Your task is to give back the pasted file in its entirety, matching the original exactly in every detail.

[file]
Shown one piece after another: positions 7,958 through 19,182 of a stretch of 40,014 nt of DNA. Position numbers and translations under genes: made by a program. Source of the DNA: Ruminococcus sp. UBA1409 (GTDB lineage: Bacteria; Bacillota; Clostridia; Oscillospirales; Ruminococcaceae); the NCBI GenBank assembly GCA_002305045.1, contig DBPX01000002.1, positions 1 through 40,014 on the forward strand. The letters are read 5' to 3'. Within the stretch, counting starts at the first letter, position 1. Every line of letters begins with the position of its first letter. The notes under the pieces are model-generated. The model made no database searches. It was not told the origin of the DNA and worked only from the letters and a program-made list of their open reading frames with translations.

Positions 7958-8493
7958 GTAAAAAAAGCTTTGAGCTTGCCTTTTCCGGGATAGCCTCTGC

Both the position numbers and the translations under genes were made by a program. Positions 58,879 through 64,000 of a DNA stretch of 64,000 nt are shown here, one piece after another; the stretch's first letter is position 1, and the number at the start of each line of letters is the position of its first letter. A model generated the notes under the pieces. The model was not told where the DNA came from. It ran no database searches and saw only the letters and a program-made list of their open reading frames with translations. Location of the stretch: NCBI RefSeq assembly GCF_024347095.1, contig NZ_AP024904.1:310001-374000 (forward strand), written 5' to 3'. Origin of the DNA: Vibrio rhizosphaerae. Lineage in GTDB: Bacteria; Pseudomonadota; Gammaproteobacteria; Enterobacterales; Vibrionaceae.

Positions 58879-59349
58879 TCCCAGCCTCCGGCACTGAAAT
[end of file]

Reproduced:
Shown one piece after another: positions 7,958 through 19,182 of a stretch of 40,014 nt of DNA. Position numbers and translations under genes: made by a program. Source of the DNA: Ruminococcus sp. UBA1409 (GTDB lineage: Bacteria; Bacillota; Clostridia; Oscillospirales; Ruminococcaceae); the NCBI GenBank assembly GCA_002305045.1, contig DBPX01000002.1, positions 1 through 40,014 on the forward strand. The letters are read 5' to 3'. Within the stretch, counting starts at the first letter, position 1. Every line of letters begins with the position of its first letter. The notes under the pieces are model-generated. The model made no database searches. It was not told the origin of the DNA and worked only from the letters and a program-made list of their open reading frames with translations.

Positions 7958-8493
7958 GTAAAAAAAGCTTTGAGCTTGCCTTTTCCGGGATAGCCTCTGC

Both the position numbers and the translations under genes were made by a program. Positions 58,879 through 64,000 of a DNA stretch of 64,000 nt are shown here, one piece after another; the stretch's first letter is position 1, and the number at the start of each line of letters is the position of its first letter. A model generated the notes under the pieces. The model was not told where the DNA came from. It ran no database searches and saw only the letters and a program-made list of their open reading frames with translations. Location of the stretch: NCBI RefSeq assembly GCF_024347095.1, contig NZ_AP024904.1:310001-374000 (forward strand), written 5' to 3'. Origin of the DNA: Vibrio rhizosphaerae. Lineage in GTDB: Bacteria; Pseudomonadota; Gammaproteobacteria; Enterobacterales; Vibrionaceae.

Positions 58879-59349
58879 TCCCAGCCTCCGGCACTGAAAT